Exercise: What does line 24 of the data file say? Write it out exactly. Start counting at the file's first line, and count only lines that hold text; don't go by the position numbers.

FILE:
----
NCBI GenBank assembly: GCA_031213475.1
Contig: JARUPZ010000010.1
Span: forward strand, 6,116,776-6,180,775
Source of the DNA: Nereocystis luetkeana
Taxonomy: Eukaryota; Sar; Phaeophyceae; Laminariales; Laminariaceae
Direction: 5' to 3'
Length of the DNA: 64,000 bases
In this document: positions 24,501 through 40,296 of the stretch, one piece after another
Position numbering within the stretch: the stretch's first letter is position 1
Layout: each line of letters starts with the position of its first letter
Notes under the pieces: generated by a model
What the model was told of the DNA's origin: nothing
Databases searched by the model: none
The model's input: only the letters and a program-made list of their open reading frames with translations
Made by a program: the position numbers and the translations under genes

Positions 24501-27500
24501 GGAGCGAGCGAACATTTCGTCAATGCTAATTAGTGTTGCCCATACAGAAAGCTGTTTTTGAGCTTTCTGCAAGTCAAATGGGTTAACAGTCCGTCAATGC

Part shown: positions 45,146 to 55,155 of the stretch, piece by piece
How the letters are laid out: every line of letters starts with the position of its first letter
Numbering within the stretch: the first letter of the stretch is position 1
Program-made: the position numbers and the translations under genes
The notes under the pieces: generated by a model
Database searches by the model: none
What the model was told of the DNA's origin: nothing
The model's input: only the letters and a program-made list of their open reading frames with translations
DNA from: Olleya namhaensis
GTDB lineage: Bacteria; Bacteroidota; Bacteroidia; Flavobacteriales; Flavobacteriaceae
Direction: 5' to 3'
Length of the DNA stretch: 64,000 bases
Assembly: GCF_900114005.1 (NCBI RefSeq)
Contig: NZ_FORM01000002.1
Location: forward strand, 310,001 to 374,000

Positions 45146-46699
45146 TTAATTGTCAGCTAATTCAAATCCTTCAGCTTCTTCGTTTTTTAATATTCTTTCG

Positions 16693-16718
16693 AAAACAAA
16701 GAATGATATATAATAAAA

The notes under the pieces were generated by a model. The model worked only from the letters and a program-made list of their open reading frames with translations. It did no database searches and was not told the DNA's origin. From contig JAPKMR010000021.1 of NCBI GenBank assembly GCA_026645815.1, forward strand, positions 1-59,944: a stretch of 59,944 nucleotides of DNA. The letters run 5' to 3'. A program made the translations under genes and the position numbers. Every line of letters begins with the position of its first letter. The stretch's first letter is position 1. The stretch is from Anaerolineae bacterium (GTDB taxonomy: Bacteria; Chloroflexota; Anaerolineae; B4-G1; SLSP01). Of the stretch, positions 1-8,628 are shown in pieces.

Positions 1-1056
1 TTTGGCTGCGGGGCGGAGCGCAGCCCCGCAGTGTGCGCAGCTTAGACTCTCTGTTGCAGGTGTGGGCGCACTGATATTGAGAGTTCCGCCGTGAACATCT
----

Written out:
What the model was told of the DNA's origin: nothing